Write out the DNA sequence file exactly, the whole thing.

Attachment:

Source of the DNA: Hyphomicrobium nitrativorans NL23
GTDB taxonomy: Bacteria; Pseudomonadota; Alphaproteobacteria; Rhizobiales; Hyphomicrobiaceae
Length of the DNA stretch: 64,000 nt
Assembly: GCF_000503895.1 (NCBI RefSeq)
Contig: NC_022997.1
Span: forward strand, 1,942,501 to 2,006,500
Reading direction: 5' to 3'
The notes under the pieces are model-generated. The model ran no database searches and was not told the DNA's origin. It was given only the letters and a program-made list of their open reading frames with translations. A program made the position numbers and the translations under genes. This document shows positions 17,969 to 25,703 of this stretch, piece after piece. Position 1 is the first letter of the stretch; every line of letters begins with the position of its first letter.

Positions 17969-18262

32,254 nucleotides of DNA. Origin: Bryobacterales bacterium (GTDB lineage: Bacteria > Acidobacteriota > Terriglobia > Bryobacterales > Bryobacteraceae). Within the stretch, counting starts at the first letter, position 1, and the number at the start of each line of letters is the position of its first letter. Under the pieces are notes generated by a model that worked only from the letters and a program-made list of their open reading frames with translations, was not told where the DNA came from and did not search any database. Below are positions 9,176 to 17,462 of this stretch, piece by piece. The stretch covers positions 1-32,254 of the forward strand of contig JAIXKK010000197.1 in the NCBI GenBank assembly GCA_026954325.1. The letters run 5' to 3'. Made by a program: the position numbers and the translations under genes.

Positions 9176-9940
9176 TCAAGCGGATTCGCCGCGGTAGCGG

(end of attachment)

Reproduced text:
Source of the DNA: Hyphomicrobium nitrativorans NL23
GTDB taxonomy: Bacteria; Pseudomonadota; Alphaproteobacteria; Rhizobiales; Hyphomicrobiaceae
Length of the DNA stretch: 64,000 nt
Assembly: GCF_000503895.1 (NCBI RefSeq)
Contig: NC_022997.1
Span: forward strand, 1,942,501 to 2,006,500
Reading direction: 5' to 3'
The notes under the pieces are model-generated. The model ran no database searches and was not told the DNA's origin. It was given only the letters and a program-made list of their open reading frames with translations. A program made the position numbers and the translations under genes. This document shows positions 17,969 to 25,703 of this stretch, piece after piece. Position 1 is the first letter of the stretch; every line of letters begins with the position of its first letter.

Positions 17969-18262

32,254 nucleotides of DNA. Origin: Bryobacterales bacterium (GTDB lineage: Bacteria > Acidobacteriota > Terriglobia > Bryobacterales > Bryobacteraceae). Within the stretch, counting starts at the first letter, position 1, and the number at the start of each line of letters is the position of its first letter. Under the pieces are notes generated by a model that worked only from the letters and a program-made list of their open reading frames with translations, was not told where the DNA came from and did not search any database. Below are positions 9,176 to 17,462 of this stretch, piece by piece. The stretch covers positions 1-32,254 of the forward strand of contig JAIXKK010000197.1 in the NCBI GenBank assembly GCA_026954325.1. The letters run 5' to 3'. Made by a program: the position numbers and the translations under genes.

Positions 9176-9940
9176 TCAAGCGGATTCGCCGCGGTAGCGG